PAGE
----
Wednesday, February 16, 2011

Cartoonist uses art to build childhood imagination

Banana Man and Marshmallow Monster showed up at Gearhart Elementary School on Feb. 8 in the form of cartoonist Mark Kistler, who presented two how-to-draw in 3D assemblies.

Kistler's television series, "Mark Kistler's Imagination Station" has been broadcast for more than 20 years on PBS stations across the nation. The Gearhart Elementary School's Parent Teacher Organization sponsored the cartoonist's visit.

Gearhart Principal Sande Brown described Kistler's presentation as a real hands-on lesson.

"The kids had paper and pencils so that they could participate and not just be observers," said Brown. "The students learn a lot better by doing and not just watching. That's why this presentation had so much more value to it."

According to Brown, Kistler's outgoing personality helps him connect with the students.

"Through this presentation, the children see someone other than a teacher who actually has a career doing something that they could aspire to be," said Brown. "Because we don't have an art teacher here at our school, this presentation also helps the students learn important art skills."

During the presentation, Kistler uses an overhead projector and a computer with the cartoons beamed to two screens in front of the assembly. He leads the students in drawing cartoon images like Banana Man and Marshmallow Monster.

But it is not a basic drawing or cartoon presentation. Kistler actually becomes one of the kids. Adding wild hair on one of the images, he draws and lets out yells. He also uses a small red sound box with crowd applause to reward the students for their drawings.

The students roar with laugher and cheers.

"I loved it, it was so much fun because he had so much entertainment along with it," said fourth grade student Dalton Smith. "He was making all the kids laugh while he was pretending to make the sounds of his (cartoon) characters, like screeching."

Fifth grade student Sami Thornton said she learned a lot at the presentation.

"I thought it was totally awesome," said Thornton. "Actually, I showed my mom, and she thought my drawings were awesome, too. The best part was when he was drawing the craters, I really liked his techniques."

"It was really fun doing the 3-D, because I've never seen a cartoonist before," said third grade student Angela Flores-Reyes.

Kistler noted his 35-year background as a teacher helps him connect to each student during the 3D presentation.

"I've learned by watching other master teachers," said Kistler. "But it is the teachers here at Gearhart School that are the heroes. They have the kids all day. I just have them for one hour. I have such admiration for the teachers here."

Kistler's goal is that each local student would appreciate drawing a little more after his presentation.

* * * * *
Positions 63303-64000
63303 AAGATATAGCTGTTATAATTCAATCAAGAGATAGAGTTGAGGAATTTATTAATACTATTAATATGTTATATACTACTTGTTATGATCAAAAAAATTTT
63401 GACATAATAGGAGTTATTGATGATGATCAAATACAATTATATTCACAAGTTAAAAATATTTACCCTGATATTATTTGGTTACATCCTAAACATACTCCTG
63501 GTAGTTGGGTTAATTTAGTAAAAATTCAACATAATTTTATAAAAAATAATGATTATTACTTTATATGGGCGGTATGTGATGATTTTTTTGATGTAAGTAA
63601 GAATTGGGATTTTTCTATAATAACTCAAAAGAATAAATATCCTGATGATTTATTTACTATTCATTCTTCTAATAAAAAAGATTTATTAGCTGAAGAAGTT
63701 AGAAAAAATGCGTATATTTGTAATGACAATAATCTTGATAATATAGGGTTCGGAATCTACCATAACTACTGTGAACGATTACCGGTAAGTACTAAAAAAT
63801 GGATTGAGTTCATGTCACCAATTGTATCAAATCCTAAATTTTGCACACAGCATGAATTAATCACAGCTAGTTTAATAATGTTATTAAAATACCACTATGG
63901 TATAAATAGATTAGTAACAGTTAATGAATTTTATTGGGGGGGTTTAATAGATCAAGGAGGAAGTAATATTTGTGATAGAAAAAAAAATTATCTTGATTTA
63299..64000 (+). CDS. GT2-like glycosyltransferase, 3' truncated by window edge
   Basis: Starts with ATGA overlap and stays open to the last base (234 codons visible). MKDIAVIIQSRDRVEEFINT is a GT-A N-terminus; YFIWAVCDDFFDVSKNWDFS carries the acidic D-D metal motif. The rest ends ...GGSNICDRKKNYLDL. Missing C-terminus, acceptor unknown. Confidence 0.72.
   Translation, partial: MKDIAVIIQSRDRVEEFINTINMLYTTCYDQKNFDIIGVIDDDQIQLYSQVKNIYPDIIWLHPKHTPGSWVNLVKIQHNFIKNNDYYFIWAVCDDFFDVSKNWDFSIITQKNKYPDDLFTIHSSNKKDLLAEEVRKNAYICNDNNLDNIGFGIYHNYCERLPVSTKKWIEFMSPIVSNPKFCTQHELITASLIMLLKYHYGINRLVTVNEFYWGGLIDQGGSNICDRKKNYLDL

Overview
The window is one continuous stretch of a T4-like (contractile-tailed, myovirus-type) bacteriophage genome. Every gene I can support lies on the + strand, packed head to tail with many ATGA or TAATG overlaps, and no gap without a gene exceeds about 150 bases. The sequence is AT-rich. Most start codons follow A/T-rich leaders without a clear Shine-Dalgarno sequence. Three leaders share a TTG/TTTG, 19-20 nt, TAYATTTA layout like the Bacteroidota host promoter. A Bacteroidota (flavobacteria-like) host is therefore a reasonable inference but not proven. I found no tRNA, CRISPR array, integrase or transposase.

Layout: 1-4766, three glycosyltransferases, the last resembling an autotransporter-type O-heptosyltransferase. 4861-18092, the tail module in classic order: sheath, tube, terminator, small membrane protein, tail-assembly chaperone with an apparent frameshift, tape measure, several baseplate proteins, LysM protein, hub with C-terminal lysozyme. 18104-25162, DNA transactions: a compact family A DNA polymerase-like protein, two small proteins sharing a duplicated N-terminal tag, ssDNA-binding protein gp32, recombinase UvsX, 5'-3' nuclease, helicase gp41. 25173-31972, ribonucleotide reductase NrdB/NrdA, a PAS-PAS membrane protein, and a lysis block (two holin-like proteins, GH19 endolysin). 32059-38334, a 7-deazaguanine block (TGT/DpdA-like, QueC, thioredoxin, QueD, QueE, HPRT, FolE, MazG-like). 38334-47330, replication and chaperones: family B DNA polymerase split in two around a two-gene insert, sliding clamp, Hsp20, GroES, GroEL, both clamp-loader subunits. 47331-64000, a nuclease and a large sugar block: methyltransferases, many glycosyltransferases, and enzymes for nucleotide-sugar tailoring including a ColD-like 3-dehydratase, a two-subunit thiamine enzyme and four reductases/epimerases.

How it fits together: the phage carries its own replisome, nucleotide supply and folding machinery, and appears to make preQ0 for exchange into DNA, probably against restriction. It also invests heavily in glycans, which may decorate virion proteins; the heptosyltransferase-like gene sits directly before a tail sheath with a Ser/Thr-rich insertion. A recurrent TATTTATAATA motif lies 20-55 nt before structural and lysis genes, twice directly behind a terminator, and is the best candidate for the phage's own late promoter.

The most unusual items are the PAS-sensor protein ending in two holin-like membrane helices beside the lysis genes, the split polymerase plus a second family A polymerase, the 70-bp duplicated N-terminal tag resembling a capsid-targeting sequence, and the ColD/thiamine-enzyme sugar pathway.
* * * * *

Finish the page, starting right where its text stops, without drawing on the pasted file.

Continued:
"This is like teaching someone how to read," Kistler said. "You know when you read a good book and how you get into that world. That's how drawing is for me. Time and space disappear. It's a joy and a passion for me."

Kistler calls drawing a fundamental human communication skill.

"It's an ability that we all have when we are kids, but at some point we believe we can't draw," Kistler said. "I want to shatter that myth. Everybody can draw."

Kistler acknowledges more and more college students are emerging with the skill to draw and using that skill to enter the entertainment field.

"Yes, I suspect we will see more and more full length 3D cartoon movies," Kistler said. "They are like the Internet. They are here to stay. The young cartoonists are able to hone that excitement they have for technology, for the computer, the social network, or for animation and put it to use using their imagination. But the first skill they must have is that drawing ability."

According to Kistler each child possess an imagination.

"That is the key," said Kistler. "They can use that imagination and go to infinity and beyond."

Kistler, 47, lives in Houston, Texas with his wife and their four children.

"I flew 4,000 miles to draw a screaming marshmallow with these children and their teachers," Kistler said. "Is this a great job or what? It is a dream come true."


1 comment:

  1. Hi,
    GREAT to find you are still active on Blogspot, but a long time ago we used to correspond and I thought I should let you know that "Jane Jaunts" should be back on line again soon - as soon as I have moved into my new home and sorted things out a bit.
    It's been 4 years, yes FOUR, since my last post and since we were in contact. A lot of things have changed and I have been doing some growing up, although my 'preferences' remain the same and I still haven't really settled down and become a particularly respectable citizen. I never did get back to ballet and, instead, I earn my crust through writing.
    Anyway I DO hope you are fine and still around and blogging. If you are, do let me know when you have a moment.
    For now I'll just send you BIG hugs